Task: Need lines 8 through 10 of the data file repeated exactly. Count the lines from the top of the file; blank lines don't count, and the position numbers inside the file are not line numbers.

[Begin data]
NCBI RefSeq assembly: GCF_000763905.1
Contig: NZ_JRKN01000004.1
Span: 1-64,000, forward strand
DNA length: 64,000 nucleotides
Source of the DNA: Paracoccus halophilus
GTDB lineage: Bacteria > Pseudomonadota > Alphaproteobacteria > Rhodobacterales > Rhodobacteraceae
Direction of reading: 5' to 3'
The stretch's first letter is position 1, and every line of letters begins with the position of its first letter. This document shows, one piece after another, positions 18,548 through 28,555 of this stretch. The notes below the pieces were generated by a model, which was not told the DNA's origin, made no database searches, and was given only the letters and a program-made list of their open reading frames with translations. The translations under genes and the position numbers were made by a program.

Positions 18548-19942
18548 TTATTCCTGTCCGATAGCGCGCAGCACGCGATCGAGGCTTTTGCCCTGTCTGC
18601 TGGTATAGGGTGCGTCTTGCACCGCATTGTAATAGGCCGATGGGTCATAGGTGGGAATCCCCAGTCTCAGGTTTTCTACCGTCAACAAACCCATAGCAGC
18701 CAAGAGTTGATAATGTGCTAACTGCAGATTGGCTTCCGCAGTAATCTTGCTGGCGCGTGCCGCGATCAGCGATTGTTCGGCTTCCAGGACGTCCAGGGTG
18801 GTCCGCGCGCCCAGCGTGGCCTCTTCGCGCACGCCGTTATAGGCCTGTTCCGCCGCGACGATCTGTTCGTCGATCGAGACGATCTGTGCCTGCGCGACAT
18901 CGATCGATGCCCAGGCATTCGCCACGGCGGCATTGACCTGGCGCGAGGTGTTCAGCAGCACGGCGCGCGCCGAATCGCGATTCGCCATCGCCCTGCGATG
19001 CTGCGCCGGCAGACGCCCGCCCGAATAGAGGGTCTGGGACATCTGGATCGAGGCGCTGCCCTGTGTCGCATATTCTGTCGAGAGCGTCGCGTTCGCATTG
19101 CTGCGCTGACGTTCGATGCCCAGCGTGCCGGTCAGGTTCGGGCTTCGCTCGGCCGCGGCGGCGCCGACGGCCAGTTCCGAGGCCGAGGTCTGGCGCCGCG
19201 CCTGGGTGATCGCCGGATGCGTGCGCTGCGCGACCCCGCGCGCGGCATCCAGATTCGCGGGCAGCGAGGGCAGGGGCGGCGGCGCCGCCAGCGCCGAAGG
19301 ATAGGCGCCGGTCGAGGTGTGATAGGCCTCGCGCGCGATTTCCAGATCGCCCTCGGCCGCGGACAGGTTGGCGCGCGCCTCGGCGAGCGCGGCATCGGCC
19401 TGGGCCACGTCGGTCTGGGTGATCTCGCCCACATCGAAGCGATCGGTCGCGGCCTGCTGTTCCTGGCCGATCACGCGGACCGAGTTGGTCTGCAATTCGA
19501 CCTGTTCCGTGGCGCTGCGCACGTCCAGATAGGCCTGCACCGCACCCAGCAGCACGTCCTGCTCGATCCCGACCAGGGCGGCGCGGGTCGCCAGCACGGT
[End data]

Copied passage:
The stretch's first letter is position 1, and every line of letters begins with the position of its first letter. This document shows, one piece after another, positions 18,548 through 28,555 of this stretch. The notes below the pieces were generated by a model, which was not told the DNA's origin, made no database searches, and was given only the letters and a program-made list of their open reading frames with translations. The translations under genes and the position numbers were made by a program.

Positions 18548-19942
18548 TTATTCCTGTCCGATAGCGCGCAGCACGCGATCGAGGCTTTTGCCCTGTCTGC